- Aquaman: Sword of Atlantis #47 (DC)
- Fables #56 (DC/Vertigo)
- 52 #33 of 52 (DC)
- Red Menace #2 of 6 (DC/Wildstorm)
- Supergirl and the Legion of Super-Heroes TPB vol 3: Strange Visitor From Another Century (DC)
- Fantastic Four #541 (Marvel)
- Ms. Marvel #10 (Marvel)
- Athena Voltaire: The Collected WebComics (Ape Entertainment)
Writer Kurt Busiek and artist Butch Guice will be leaving Aquaman after #49, replaced by fantasy writer Tad Williams and artist Shawn McManus. This probably means that Busiek’s ongoing mysteries will either not be revealed, or will be revealed abruptly and rather lamely, which is a pity, since this storyline has really been all about the payoff. That said, I’ve been a fan of McManus’ art since his terrific work on Todd Klein’s Omega Men about 20 years ago, so his presence here may keep me reading the title after Busiek leaves.
Fables is a nifty little Christmas story. Willingham always seems to have a surprise up his sleeve. How does he do it?
Supergirl and the Legion of Super-Heroes is the third collection in Mark Waid and Barry Kitson’s reboot of the Legion title (you can also buy volumes one and two). The conceit in this volume is that Supergirl has somehow ended up in the 31st century, but has no memory of how she got there, and also believes that she’s dreaming it all. This makes her a little reckless, but she’s also powerful enough that it doesn’t really matter, although it does really annoy Light Lass. This is an enjoyable series with pretty good characterization, although the roster is so big that some characters get lost in the shuffle. Plus I really hate Supergirl’s bare-midriff costume, but that’s not Waid and Kitson’s fault, as it was foisted on them when the character was most recently relaunched.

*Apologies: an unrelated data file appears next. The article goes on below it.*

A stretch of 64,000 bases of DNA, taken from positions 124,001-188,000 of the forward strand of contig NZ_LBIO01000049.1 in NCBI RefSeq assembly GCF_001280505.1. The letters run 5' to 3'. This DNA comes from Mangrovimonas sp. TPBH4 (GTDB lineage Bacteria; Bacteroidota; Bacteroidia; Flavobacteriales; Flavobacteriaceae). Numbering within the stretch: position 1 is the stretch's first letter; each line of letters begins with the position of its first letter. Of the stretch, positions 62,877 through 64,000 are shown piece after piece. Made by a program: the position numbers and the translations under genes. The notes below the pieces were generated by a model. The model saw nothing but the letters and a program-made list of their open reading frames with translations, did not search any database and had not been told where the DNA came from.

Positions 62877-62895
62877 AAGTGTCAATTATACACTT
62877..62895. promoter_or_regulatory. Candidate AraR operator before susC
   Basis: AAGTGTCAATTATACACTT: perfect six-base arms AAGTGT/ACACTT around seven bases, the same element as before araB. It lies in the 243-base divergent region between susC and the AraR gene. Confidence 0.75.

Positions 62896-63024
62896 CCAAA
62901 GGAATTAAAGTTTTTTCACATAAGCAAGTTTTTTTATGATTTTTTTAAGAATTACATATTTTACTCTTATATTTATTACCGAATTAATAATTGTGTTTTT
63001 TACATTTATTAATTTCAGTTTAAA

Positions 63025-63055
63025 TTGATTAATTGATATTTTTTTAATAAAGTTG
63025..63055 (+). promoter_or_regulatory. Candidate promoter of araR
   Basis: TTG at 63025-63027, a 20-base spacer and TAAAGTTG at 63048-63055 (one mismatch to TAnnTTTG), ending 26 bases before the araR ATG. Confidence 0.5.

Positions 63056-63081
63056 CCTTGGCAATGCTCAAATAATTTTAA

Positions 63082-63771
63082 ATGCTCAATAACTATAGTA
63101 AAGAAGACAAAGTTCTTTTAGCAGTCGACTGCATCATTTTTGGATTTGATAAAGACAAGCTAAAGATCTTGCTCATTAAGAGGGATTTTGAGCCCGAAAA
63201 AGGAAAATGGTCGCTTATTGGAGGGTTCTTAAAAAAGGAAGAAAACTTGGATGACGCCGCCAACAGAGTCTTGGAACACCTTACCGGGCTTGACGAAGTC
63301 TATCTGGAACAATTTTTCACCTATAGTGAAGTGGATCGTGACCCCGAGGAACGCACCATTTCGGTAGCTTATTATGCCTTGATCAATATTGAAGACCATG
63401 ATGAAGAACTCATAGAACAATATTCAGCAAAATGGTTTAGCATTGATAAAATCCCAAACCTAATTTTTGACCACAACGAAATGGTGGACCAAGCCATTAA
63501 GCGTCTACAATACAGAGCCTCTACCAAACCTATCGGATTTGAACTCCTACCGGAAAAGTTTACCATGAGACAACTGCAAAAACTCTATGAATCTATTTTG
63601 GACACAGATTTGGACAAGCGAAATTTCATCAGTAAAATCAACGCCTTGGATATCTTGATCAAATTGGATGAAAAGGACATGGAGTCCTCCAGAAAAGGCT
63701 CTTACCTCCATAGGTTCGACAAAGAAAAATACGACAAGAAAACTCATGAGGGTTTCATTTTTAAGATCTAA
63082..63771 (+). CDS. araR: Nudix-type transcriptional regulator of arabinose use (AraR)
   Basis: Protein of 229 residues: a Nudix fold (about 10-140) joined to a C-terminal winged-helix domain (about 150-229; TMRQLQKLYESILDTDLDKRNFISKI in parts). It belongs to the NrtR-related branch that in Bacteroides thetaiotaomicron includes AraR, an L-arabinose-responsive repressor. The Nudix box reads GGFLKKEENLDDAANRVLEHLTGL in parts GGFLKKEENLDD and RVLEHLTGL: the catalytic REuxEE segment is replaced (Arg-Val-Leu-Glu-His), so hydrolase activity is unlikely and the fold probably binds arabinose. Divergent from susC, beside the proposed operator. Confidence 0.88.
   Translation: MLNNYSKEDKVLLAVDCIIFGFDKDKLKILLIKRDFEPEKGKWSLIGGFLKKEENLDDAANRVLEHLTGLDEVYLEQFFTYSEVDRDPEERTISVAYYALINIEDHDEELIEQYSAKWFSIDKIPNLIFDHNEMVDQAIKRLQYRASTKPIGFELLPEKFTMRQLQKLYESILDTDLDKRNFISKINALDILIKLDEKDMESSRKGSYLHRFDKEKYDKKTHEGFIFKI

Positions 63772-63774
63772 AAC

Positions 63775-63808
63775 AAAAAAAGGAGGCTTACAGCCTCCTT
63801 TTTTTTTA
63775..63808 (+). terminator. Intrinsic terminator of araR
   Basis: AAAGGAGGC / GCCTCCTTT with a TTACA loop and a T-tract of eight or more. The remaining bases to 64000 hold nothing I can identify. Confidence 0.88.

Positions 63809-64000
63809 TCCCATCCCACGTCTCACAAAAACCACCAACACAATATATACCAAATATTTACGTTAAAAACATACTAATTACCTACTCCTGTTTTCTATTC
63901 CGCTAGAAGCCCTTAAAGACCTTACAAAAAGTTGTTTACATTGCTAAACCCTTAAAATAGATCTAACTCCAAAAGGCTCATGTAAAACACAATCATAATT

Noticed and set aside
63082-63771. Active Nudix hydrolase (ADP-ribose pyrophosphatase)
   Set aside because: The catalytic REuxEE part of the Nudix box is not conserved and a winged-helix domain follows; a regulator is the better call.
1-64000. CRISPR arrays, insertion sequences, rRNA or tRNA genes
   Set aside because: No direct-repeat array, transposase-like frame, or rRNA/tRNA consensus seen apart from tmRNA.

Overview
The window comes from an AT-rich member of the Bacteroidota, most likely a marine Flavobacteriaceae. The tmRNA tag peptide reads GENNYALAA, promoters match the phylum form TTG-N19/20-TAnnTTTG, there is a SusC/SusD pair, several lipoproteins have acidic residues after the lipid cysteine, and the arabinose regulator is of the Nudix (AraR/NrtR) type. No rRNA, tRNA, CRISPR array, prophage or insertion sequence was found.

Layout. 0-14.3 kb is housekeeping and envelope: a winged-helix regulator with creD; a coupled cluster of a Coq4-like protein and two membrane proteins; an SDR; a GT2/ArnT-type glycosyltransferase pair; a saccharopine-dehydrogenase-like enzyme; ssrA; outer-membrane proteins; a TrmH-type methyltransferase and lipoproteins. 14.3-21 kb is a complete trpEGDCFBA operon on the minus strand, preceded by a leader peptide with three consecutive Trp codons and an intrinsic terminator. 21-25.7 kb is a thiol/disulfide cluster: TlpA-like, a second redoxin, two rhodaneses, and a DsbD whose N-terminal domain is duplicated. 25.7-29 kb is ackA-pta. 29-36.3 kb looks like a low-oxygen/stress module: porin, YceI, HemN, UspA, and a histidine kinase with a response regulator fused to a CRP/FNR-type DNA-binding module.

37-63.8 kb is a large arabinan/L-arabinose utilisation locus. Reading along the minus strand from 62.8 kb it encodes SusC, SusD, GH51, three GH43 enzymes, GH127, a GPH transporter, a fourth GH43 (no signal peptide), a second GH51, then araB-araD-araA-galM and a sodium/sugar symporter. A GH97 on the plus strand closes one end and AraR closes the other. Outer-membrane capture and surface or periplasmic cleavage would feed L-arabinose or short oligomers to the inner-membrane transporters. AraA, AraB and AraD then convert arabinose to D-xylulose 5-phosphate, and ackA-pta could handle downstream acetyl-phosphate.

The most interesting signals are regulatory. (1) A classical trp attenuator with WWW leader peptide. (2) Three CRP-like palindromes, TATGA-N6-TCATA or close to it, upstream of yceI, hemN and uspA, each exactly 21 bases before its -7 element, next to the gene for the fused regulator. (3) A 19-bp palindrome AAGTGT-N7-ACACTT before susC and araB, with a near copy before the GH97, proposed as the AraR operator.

I’m an old-old school Legion fan, and feel it went steadily downhill following the long-ago Ultra Boy/Reflecto story from the late 70s. And especially since Crisis on Infinite Earths it hasn’t had that special feeling that the original Legion had. But – much like Aquaman – DC keeps trying and many of their tries are worth reading, for a while, anyway. This is one of them. My biggest criticism is that I still find Kitson’s characters’ poses and expressions to be rather stiff.
Fantastic Four #541 is J. Michael Straczynski’s last as writer. It hasn’t been a distinguished run, but then he did have the handicap of having to write around the Civil War debacle. Straczynski’s basic problem in his Marvel work has been that he focuses so much on character that there’s not a whole lot of story, and it gets pretty boring. (His Squadron Supreme series is about two years old now and very little has happened.) Anyway, he finishes his run with a standalone story about the Thing leaving the US to avoid taking sides in the Civil War, and he ends up joining a French superhero team. It’s funny, which is a suitable departure for JMS, who seemed happiest on this title when he was writing about Ben Grimm.
I haven’t yet read the Athena Voltaire collection, but will probably get to it before Christmas.
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